Radio – With Video?

If you spin the radio dial to the very bottom of the FM band in Anchorage, Alaska – and then go a little lower – you’ll find a pleasant surprise. There’s a radio station there.

Broadcasting on 87.7 MHz with 920 watts of power, KZND ‘The End’ is causing quite a stir in Anchorage. It was first stumbled upon by an intrepid newspaper columnist and offers “alternative music” to the masses.

But the KZND is out-of-bounds. The FCC says any FM radio station must fall on a frequency between 88 and 108 MHz, and must have a minimum broadcast power of 100 watts. KZND, by broadcasting on 87.7, falls outside the parameters the FCC allows for legal radio broadcasting. Read More

Back in Black

Doug Brewer has a thriving radio equipment sales and repair business, but his main love has always been his radio station, 102.1 – Tampa’s Party Pirate. After two years of silence following a brutal raid by the authorities, Brewer is risking it all to take back the airwaves around his Florida home.

At a scaled-back 125 watts and a smaller antenna, the Party Pirate may not be as loud a voice as before, but the fact that it’s back at all is a feat in itself.

In an interview conducted via e-mail, Brewer says it wasn’t a tough decision to go back on the air. “We were already ready. The (new station) site was developed the same week that they raided us 2 years ago.”

“The hardest thing was to resist the urge to turn the transmitter back on for two years,” admits Doug. “I guess I just felt it was time to do it, and since it’s only about a month to Y2K, well, the timing just seemed right.” Read More

Martyr No More

Two years is a long time to stay silent. But in the case of Doug Brewer, who can blame him?

Doug was one of those raided by law enforcement and the FCC on November 19, 1997. That day is referred to by unlicensed microbroadcasters nationwide as “Black Wednesday” – when the FCC swept through Florida with guns at their back and shut down at least three low power FM radio stations. One person was even arrested in the sweep.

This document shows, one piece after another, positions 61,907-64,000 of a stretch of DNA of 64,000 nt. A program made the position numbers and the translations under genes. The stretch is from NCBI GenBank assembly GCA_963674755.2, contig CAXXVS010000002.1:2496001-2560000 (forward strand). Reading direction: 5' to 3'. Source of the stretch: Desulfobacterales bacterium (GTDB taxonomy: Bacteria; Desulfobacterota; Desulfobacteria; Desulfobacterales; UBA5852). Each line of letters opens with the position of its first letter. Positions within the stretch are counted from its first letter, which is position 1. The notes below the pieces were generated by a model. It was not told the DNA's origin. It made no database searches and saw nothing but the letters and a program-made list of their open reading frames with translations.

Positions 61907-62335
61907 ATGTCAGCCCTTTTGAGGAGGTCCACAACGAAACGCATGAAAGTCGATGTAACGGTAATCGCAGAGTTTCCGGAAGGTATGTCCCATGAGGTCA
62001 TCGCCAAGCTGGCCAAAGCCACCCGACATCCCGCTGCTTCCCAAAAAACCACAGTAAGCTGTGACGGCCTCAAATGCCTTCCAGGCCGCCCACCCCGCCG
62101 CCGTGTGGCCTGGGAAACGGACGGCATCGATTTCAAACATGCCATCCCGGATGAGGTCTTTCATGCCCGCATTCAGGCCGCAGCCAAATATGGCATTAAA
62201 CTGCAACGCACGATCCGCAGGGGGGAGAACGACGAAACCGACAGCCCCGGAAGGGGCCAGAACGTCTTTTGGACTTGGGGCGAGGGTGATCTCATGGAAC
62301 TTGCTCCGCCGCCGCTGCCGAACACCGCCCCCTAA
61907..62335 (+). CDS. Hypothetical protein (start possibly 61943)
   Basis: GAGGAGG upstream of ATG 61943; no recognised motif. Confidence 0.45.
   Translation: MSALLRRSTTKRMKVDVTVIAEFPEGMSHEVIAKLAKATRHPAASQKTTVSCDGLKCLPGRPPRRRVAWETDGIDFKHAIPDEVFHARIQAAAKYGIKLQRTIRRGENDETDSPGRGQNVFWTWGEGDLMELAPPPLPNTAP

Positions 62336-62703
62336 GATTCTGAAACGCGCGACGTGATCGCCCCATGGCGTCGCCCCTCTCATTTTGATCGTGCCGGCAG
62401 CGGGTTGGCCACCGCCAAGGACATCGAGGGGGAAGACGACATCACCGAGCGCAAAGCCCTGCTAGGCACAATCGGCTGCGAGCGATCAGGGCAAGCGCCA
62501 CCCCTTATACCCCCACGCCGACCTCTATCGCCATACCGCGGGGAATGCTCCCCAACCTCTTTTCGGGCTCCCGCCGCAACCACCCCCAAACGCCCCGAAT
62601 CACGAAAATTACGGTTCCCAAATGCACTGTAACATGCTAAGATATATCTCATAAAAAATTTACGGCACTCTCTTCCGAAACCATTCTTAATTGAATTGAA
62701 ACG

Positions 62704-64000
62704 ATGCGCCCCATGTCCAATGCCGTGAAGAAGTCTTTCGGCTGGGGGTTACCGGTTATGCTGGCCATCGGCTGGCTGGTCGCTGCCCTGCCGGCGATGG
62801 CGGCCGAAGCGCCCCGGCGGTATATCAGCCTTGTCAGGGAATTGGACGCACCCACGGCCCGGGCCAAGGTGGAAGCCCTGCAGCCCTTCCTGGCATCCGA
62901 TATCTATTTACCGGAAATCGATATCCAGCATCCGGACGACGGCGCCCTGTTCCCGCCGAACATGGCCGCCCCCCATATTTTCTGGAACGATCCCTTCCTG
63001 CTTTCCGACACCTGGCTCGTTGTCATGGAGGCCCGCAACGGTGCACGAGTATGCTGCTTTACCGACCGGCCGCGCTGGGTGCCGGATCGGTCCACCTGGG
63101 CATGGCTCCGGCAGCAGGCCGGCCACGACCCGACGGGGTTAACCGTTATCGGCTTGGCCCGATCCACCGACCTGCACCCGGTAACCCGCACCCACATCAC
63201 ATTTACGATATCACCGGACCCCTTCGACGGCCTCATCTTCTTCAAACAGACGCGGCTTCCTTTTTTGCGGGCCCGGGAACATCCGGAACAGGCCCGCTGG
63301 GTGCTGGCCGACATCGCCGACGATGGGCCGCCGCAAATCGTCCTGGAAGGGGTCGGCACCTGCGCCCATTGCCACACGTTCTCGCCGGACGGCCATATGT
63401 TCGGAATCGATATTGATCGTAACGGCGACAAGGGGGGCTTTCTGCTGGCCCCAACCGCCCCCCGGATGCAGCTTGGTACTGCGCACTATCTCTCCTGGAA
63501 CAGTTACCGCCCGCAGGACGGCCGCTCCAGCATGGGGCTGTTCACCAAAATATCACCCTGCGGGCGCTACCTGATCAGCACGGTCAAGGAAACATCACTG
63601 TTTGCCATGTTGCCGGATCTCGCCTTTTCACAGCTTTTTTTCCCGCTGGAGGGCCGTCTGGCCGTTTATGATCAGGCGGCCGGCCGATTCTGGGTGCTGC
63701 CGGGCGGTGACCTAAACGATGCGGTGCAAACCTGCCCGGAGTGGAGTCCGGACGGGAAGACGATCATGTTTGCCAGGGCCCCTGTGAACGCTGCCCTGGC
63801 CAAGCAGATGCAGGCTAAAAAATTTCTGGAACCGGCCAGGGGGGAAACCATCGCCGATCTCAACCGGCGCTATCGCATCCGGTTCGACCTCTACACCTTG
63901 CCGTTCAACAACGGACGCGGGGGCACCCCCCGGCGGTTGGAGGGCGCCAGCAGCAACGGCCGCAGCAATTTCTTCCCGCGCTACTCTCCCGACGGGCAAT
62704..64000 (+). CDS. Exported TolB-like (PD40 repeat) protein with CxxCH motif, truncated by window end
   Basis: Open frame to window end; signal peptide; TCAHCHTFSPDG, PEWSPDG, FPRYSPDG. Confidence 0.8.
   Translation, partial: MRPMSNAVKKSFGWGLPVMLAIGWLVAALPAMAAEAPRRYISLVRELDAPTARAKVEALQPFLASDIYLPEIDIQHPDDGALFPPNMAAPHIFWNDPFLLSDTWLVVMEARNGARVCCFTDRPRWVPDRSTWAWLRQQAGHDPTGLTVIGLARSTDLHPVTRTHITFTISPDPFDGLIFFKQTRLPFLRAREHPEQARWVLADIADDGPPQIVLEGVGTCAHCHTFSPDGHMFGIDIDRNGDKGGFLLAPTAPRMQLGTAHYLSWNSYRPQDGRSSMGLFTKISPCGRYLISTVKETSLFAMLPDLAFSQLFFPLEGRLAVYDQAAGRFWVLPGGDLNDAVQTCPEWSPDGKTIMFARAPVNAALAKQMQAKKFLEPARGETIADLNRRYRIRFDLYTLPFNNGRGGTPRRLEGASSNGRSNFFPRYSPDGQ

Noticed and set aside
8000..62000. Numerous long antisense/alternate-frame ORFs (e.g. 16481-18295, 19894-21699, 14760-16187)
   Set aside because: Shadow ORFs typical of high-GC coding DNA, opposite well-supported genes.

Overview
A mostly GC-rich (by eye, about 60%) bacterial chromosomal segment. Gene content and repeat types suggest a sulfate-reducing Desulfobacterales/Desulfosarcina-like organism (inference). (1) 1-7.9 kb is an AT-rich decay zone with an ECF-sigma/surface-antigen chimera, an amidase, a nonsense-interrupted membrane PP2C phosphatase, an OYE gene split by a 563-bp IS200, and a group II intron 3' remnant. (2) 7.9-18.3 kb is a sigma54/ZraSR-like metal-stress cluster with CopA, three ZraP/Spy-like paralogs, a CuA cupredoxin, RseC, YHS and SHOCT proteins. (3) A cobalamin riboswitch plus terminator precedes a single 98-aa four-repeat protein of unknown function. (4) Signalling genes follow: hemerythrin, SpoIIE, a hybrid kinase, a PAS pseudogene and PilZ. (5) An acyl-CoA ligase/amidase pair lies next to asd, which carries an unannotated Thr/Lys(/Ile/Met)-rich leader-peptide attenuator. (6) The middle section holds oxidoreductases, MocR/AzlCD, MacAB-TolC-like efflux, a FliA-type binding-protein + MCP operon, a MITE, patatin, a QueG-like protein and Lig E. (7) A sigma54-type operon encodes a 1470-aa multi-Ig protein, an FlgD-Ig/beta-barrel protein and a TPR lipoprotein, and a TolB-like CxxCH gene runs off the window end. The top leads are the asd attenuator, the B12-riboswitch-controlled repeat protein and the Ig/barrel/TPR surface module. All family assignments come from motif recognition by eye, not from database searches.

Doug’s case was one of the most brutal. He was woken up early the morning of November 19 to the sight of a SWAT team and held “in custody” for most of the day in his home while agents methodically destroyed not only his station, 102.1 “Tampa’s Party Pirate,” but also damaged his home and ransacked his radio equipment sales and repair business. Read More

The End-Run Begins

Just two days after the FCC closed the second round of comments on a proposal to legalize a low power radio service, the broadcast lobby has chosen not to wait to hear the opinions that more than three thousand of you sent the Federal Communications Commission on the issue.

Representative Michael Oxley (R-OH) has announced the introduction of legislation called the “Radio Broadcasting Preservation Act of 1999,” which would prohibit the FCC from continuing its proceeding on the creation of a low power radio service, as well as prohibit the FCC from ever being able to consider such a service again.

Oxley has already issued a press release on his new bill. It is nothing more than the “party line” we have all already heard from the National Association of Broadcasters, its members and, most importantly, the lobbying force it controls. Read More

Official Reply Comments on LPFM

Another important deadline has come and gone in the FCC’s current proceeding to create a low power FM radio service. Back in August, public Comments on the proposal were due – the latest round of debate has been conducted via Reply Comments, which give anyone the opportunity to rebut something someone else said during the Comment phase.

I have to admit these weren’t worded nearly as diplomatically as my original Comments were, but, hey, at this point everyone’s arguments are on the table, and the time to be tactful is running short.

Reply Comments were due to the FCC November 15th; it will take the next step on the proposal within the next few months. Read More